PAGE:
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Dublin: 6 °C Tuesday 19 November, 2019
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Here's where JD Wetherspoon will open its next three pubs - and the first outside Dublin

The company is developing another four sites as well.

Pub chain to create more jobs Source: Rui Vieira/PA Wire

LOVE THEM OR loathe them, it appears there’s no stopping JD Wetherspoon’s march on Ireland.

The giant UK pub chain has unveiled its plans to open another three pubs in just over three months.

The next stage of the company’s expansion, which includes plans to eventually open 30 venues, will also feature the first Wetherspoon-branded pub in the Republic outside Dublin.

The first venue it plans to open will be The Great Wood in Blachardstown on 23 June, followed by The Old Borough in Swords on 21 July.

The last of the three pubs to open will be The Linen Weaver in Cork, which is due to start serving from 1 September.

JD Wetherspoon’s latest rollout will take its tally of Irish venues to five after the earlier launch of The Three Tun Tavern in Blackrock and The Forty Foot in Dún Laoghaire.

It said it would spend over €6 million developing the sites and create 150 jobs in the process.

The company has also bought four other sites it is in the process of converting, however no opening dates have been scheduled yet.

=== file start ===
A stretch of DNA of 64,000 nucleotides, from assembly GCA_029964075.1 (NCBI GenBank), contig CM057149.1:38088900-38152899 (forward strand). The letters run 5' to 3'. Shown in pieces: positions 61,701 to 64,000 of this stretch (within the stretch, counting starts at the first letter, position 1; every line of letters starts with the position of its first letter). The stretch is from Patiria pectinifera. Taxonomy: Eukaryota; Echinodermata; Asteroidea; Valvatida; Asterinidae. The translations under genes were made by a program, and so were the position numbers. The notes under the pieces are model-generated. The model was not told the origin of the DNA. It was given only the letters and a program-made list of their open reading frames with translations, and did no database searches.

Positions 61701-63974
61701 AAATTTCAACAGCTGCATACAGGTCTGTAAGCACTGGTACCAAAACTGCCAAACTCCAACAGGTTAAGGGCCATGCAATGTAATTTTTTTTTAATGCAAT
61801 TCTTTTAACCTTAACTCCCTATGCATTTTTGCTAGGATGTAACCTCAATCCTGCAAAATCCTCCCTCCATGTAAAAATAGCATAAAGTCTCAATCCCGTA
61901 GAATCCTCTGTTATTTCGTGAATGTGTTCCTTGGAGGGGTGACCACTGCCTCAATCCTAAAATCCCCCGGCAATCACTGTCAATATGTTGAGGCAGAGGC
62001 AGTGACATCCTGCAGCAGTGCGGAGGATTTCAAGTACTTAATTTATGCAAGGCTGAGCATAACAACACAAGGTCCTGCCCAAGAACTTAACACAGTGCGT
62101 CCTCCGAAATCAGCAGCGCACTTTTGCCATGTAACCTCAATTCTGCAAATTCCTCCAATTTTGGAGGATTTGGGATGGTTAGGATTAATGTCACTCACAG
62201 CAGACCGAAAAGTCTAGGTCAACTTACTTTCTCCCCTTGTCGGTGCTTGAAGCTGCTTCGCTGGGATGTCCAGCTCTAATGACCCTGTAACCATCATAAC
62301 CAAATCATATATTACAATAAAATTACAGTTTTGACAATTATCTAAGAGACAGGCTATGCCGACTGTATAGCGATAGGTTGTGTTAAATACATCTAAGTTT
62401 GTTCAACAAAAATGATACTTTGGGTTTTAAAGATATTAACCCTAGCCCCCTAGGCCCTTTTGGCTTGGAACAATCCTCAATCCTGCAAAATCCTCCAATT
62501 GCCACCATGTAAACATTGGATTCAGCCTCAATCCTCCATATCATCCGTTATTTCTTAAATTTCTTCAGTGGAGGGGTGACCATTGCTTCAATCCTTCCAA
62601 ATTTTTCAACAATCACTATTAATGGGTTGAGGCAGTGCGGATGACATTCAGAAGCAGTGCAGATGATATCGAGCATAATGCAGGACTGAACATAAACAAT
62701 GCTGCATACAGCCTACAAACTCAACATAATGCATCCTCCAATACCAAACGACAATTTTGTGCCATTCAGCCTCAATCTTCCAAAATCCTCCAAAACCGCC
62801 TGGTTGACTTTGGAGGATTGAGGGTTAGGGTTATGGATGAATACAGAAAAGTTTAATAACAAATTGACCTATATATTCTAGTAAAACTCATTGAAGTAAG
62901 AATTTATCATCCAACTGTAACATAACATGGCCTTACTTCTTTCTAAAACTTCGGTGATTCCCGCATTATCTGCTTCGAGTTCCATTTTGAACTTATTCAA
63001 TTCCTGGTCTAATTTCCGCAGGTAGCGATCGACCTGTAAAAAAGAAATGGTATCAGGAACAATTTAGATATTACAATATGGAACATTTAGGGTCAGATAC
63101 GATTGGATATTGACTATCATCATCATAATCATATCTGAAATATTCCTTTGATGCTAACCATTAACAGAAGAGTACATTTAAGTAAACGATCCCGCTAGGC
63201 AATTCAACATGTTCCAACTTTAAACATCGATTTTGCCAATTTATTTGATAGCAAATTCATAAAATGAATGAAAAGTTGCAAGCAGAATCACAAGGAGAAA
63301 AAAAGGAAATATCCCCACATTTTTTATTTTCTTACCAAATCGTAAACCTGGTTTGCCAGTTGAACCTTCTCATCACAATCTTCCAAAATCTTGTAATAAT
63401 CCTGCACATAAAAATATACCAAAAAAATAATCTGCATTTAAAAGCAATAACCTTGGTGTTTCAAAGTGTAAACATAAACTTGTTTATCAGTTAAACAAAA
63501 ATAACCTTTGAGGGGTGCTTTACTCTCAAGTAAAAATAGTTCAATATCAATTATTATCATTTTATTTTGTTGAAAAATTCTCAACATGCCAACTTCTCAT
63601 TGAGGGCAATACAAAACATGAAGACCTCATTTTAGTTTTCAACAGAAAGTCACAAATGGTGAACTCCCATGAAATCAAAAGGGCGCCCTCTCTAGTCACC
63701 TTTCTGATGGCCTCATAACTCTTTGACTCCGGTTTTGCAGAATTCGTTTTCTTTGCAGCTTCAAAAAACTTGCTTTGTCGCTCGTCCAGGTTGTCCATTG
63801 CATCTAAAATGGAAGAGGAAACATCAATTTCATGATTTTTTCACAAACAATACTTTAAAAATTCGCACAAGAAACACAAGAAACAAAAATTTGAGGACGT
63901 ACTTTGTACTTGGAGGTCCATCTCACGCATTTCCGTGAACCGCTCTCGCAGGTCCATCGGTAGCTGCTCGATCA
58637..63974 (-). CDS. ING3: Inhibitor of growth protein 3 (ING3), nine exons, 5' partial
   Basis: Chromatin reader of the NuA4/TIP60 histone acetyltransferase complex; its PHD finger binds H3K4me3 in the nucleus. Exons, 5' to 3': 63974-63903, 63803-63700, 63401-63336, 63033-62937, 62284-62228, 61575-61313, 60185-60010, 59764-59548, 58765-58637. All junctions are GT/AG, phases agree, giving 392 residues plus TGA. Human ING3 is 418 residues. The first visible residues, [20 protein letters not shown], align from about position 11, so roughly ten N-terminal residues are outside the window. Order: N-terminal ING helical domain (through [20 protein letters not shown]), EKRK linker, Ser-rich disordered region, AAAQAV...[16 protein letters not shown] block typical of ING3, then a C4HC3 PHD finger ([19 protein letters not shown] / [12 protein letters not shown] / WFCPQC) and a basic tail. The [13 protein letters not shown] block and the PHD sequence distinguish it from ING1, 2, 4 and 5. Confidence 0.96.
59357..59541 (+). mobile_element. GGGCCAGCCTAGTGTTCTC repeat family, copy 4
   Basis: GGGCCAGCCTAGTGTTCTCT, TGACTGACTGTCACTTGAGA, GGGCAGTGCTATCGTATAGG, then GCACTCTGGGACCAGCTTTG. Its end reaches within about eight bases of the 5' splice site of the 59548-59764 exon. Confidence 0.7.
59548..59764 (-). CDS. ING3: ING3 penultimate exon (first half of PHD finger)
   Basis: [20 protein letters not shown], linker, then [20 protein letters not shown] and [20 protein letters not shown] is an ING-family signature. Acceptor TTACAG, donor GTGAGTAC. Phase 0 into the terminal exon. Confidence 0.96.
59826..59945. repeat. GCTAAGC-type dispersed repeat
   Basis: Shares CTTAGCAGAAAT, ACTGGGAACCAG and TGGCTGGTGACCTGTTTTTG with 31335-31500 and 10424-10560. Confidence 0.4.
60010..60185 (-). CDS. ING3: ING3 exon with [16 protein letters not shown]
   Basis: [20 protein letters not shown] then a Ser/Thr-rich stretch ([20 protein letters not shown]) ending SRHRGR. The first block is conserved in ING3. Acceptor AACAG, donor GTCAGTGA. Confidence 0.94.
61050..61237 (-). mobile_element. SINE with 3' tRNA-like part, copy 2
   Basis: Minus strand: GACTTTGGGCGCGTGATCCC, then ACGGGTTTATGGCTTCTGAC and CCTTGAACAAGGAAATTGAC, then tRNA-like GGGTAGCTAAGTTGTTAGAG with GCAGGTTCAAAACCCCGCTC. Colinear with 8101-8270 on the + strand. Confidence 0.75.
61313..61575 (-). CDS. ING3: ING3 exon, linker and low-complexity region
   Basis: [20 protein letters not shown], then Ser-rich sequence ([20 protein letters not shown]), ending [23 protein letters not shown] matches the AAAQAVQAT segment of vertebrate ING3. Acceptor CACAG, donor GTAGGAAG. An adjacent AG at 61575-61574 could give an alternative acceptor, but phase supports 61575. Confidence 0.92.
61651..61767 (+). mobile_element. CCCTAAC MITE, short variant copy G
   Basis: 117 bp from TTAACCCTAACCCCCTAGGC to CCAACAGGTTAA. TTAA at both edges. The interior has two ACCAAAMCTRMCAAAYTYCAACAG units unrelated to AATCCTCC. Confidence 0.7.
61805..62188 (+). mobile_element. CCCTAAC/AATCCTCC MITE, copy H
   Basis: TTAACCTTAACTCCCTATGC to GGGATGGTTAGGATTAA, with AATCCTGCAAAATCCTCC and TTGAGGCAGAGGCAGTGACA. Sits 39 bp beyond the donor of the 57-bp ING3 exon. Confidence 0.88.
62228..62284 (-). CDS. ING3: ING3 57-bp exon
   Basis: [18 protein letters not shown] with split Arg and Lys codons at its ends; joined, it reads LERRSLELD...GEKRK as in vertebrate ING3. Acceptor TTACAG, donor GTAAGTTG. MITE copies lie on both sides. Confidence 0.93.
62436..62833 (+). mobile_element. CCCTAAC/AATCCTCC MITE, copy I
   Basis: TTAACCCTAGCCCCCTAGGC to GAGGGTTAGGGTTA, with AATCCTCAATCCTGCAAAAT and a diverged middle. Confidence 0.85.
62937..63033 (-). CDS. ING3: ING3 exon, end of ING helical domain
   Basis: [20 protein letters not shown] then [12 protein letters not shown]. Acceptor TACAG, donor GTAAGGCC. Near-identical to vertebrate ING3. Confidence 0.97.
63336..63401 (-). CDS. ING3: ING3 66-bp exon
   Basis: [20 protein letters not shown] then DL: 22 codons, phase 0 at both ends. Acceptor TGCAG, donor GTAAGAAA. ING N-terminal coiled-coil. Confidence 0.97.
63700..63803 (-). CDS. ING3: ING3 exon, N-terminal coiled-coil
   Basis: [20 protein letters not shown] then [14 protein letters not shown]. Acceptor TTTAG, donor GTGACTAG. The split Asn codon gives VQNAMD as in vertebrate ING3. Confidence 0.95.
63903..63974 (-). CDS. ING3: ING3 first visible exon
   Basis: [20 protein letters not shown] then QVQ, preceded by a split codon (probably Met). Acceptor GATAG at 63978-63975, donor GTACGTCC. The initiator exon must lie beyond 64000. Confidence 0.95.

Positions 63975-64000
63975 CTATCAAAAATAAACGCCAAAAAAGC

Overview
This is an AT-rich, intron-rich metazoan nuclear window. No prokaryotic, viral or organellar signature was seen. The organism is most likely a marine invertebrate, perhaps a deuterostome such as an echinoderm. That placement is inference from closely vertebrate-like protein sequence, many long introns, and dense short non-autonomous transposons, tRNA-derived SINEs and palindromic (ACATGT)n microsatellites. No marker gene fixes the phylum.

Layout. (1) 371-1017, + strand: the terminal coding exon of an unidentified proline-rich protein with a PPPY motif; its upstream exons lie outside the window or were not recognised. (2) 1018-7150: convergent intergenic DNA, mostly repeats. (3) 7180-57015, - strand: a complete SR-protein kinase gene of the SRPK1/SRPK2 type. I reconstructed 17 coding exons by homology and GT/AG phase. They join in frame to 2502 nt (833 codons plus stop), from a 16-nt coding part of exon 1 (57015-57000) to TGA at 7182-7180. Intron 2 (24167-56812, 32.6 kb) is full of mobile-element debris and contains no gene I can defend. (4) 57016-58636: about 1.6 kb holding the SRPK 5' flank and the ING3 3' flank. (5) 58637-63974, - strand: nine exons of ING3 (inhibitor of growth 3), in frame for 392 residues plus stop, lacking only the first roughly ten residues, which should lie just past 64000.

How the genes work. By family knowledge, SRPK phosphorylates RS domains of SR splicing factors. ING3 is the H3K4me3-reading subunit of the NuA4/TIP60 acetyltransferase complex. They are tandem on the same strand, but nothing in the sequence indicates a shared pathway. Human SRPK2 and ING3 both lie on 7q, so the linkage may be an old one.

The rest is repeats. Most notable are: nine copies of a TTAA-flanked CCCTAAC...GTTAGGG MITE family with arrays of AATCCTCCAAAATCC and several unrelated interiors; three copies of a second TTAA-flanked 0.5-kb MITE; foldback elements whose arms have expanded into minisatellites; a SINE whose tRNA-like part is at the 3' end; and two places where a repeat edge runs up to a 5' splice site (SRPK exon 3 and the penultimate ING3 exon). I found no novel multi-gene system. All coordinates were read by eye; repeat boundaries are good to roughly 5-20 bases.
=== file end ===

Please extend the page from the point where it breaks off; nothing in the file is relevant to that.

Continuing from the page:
They include the following locations:

  • Camden Hall Hostel, Camden Street, Dublin
  • Arundel Square, Waterford
  • Abbey Street Lower, Dublin
  • Tullow Street, Carlow

Camden The Camden Hall Hostel in Dublin Source: Google Street View

It has also exchanged contracts for a site on East Douglas Street, Cork, but the company is still waiting for planning and licensing approvals.

JD Wetherspoon chairman Tim Martin said the company’s first two pubs had proven “extremely popular” and it was on the hunt for more suitable sites in the Republic.

The expansion comes despite the company running into some early opposition when Heineken, the best-selling lager in Ireland, refused to supply The Forty Foot after the chain offered pints of the brew for €2.95 – almost half the price of some venues.

This week it also fell foul of authorities in the UK after a judge ordered it pay £24,000 in compensation to a group of Irish Travellers who were refused entry to a pub in North London.

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About the author:

Peter Bodkin  / Editor, Fora

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